Some bands exist solely to punish listeners with volley after volley of death metal shards, punching through ear drums with clattering drums and precision guitar with smiling, bloody teeth bared. Neuraxis is one such band, I’m convinced, and they make no apologies for it.
I’m not too familiar with this Canadian metal act, but Asylon, the group’s latest release, is an unyielding piece of metal. There’s no denying their technical proficiency and skill; it punches through the record, bashing skulls with a dizzying array of coarse, guttural vocals and low-end beatings. The shame is that Neuraxis doesn’t seem to want to take things to the next level.
Alex Leblanc’s vocals are of the Cookie Monster variety, which may or may not be a bad thing depending on where you sit. They don’t exactly add much by way of newness to the proceedings, I’ll grant, but the throat-shredding he gets up to through the album fits the desolate, bleak, punishing vibe well.
Guitarist Rob Milley is incredibly fucking impressive, however. His execution is sublime and he tears through riffs like an angry dog through a teenager’s leg. Milley walks the line effortlessly between melodic metal and dark, dirty death metal, owning the balance with a welcome resistance to the “chugga-chugga” vibe plaguing so many acts these days. Instead of merely plunging along, Milley introduces some creative glides and opens up for some serious imagination.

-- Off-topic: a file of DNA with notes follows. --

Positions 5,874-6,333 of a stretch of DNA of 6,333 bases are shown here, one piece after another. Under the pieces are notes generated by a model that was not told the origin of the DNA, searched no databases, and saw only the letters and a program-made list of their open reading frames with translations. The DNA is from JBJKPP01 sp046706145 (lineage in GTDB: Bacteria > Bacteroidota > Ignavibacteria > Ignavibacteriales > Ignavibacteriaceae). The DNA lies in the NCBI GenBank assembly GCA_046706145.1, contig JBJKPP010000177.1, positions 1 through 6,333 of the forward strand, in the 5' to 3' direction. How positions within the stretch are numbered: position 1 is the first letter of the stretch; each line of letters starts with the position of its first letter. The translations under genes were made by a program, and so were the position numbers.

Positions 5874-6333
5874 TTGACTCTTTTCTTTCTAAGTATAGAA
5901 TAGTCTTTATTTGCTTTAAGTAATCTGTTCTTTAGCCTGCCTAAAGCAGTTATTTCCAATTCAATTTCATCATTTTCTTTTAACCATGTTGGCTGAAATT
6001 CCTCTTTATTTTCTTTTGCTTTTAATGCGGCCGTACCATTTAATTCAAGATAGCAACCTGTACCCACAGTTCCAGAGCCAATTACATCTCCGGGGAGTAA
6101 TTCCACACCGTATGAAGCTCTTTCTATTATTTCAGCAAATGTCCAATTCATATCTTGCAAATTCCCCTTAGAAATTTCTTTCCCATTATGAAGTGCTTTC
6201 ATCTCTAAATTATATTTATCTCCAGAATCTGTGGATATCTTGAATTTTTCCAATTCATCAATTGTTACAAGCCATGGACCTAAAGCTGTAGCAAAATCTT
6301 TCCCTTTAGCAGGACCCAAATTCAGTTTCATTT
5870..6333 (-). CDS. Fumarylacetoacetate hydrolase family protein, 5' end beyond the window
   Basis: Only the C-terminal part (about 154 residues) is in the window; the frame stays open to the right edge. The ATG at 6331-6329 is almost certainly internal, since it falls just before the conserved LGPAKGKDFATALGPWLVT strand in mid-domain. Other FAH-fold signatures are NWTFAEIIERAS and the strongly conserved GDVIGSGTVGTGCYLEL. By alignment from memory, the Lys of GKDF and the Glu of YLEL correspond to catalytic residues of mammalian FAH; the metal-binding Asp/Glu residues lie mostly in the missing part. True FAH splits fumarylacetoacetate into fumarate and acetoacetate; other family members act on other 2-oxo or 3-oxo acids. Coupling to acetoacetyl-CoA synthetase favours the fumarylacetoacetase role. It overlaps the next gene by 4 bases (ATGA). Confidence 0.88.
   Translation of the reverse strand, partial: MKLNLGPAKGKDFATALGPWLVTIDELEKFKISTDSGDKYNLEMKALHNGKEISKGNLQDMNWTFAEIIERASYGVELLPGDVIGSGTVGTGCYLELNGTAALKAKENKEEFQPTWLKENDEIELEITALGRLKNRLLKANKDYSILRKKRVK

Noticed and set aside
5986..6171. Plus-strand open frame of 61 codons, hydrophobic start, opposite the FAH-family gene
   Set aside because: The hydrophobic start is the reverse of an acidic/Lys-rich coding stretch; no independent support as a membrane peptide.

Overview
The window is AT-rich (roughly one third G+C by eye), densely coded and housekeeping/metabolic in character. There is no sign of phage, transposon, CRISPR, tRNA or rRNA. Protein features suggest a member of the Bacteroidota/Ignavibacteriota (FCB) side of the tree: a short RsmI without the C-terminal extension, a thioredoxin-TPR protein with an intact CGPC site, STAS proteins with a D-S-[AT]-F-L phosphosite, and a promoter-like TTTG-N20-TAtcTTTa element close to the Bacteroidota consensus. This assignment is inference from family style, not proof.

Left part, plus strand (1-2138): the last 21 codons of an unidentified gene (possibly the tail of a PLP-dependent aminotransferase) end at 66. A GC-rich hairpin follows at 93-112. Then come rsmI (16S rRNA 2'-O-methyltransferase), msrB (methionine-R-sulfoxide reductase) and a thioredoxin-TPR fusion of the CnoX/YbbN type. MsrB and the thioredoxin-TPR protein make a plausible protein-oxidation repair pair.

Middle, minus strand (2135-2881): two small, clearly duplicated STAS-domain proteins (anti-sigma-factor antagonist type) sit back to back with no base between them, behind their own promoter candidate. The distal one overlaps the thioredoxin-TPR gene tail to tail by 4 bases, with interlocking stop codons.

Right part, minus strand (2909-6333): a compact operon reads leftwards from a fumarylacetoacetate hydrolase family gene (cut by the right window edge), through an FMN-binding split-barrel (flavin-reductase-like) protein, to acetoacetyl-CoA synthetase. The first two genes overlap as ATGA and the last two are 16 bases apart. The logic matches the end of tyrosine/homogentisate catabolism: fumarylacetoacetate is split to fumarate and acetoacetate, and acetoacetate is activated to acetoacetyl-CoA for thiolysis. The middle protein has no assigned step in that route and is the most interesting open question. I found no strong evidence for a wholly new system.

Were it not for Milley’s cleverness, Asylon might be more of a one note pony.
“Reptile” slithers out of the gate with a sense of foreboding led by Milley’s guitars and drummer Olivier Beaudoin’s hammering. Bassist Olivier Pinard keeps it together as Leblanc growls and gnashes his teeth.
On “Saviour and Destroyer,” Neuraxis is joined by Decrepit Birth’s Bill Robinson on vocals. The soloing on the cut is energizing and the use of tempo changes keeps things moving as the song roars through its paces.
By the time “Resilience” rolls around, it’s time for a change. The all-too-brief track begins with quiet guitar and settles into a sludgy tone that sounds like a bubbling swamp of sorts. It’s the most purely interesting cut on the record, mainly because it commits to its mood and resists the desire to lunge forward into more of the same.
Had the mood of “Resilience” been allowed to play with more of the tracks on Asylon, things might have been more compelling. Milley is one hell of a guitar player and his gift is well-used here. As it is, though, this is just an okay record. The brutal, adamant wounds of death metal are all here, sure, but sometimes that isn’t enough – especially when there are hints of something more substantial lurking menacingly just beneath the surface.Powered by Sidelines